In her memoir Night Terrors, Ashley Cardiff explores the important things that affect us all: sex, dating, nightmares that involve Prince, and the unique horror of associating with the kind of man who “looks like his penis was wearing a wallet chain.” We spoke with Cardiff about this stuff and about how she never wants to be called a sexpert, a wish we fully understand, though we’re tempted to disregard it completely. Sexpert, sexpert, sexpert!
So, you wrote a sex memoir. How’d that come about?
It wasn’t intentional! I was working in publishing and, to make ends meet, I started contributing to The Gloss, where my college friend Jennifer was deputy editor at the time. I had to write everything pseudonymously because publishing is pretty traditional, and the pseudonym, unexpectedly, kind of became this character. I got an agent and we shopped it around as satirical essays by said character, but the houses we talked to kept insisting it would do a lot better if it was written by me in my voice. One night, I gutted the proposal and put my voice in, and we sold it soon after—so I never really had a moment to sit down and think, “Do you really want to write about sex and dating and your own life?” Because the answer would be a firm no. So then I got the book deal and kind of had to decide right then and there how I was going to approach writing about sex as someone who was just inherently uncomfortable with the task. The other problem is I’m not terribly interested in sex as a topic. Luckily, I realized, I’m very interested in anxiety, and over the years, sex and dating have given me plenty of that. So I thought, “ok, I can do this through the lens of my dread at any given point.” Sometimes that manifests as ridiculous shit—like the profound existential angst I felt when I first saw pornography at a slumber party—and sometimes it’s serious, like being with someone who refuses to be monogynous and not being able to be honest with yourself about how that feels.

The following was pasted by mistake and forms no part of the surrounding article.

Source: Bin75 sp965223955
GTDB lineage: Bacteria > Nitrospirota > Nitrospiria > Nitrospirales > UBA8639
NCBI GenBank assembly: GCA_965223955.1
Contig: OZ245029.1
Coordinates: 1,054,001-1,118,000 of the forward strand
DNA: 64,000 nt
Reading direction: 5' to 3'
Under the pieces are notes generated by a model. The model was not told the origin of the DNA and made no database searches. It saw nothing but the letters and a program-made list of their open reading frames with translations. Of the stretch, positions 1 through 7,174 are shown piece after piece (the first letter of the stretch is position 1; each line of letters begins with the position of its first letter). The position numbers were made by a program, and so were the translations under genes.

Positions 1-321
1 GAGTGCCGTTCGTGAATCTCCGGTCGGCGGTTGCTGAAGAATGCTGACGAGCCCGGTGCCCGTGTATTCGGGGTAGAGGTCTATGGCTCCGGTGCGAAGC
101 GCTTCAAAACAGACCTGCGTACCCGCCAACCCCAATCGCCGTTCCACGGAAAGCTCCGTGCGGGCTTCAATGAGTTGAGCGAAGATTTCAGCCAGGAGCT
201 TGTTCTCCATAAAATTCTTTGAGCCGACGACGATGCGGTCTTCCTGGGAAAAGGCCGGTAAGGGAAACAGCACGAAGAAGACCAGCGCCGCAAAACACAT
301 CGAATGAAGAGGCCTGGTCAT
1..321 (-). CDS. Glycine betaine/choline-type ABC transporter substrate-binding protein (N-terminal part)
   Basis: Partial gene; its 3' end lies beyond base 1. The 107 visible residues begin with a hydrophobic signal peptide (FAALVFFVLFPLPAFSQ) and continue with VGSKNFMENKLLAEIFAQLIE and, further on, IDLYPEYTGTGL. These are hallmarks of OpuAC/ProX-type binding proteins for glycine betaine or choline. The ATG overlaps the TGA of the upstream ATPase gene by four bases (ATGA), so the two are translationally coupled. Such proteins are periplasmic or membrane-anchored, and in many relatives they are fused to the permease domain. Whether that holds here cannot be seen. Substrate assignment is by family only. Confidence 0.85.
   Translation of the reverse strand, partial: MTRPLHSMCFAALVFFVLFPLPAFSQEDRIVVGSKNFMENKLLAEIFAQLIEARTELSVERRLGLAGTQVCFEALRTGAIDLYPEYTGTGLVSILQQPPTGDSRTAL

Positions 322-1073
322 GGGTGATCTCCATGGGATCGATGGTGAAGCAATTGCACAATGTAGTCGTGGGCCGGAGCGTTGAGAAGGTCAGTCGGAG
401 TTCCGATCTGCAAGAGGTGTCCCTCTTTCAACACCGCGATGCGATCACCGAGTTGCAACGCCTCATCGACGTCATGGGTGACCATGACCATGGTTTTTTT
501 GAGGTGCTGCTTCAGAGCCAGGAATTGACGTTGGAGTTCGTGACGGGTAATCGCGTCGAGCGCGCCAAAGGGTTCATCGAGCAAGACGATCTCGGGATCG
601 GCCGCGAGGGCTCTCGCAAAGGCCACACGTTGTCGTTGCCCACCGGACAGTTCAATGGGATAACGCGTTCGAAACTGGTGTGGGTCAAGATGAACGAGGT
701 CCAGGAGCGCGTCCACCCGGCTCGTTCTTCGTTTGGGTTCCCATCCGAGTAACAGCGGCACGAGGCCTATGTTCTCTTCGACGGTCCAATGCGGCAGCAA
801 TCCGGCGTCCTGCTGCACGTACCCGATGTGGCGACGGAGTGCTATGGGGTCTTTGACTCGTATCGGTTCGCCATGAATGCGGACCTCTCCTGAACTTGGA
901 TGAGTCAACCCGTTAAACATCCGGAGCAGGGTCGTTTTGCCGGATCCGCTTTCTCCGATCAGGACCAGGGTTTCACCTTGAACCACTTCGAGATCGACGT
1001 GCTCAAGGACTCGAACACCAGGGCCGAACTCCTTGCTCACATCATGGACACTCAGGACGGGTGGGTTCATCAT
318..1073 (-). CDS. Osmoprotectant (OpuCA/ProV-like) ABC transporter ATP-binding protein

But can you still teach me something about sex? I’m
allowed to call you a sexpert in the headline, right?
Noooooo! Oh, god. Please don’t call me that. I guess “Ashley Cardiff, person who is equally fearful of and ambivalent about sex but who ended up writing about it anyway” is wordy.
Are you a terribly anxious person? Do you think anxious people tend to be more sex-obsessed than the general population?
I suppose I am fundamentally anxious. I’m afraid of a lot of stuff. There’s a paragraph early on in the book where I just list the weird things that I’m deeply afraid of—mountain lions, home invasion, children in formal wear—and I realized that list could have gone on longer than I wanted to think. As for being sex-obsessed, I wouldn’t characterize myself as such, but I think anxious people tend to be quite obsessive in general, yeah. I’m more obsessive about spaghetti westerns and cool shirts.
Do you think intelligent people tend to be more sex-focused?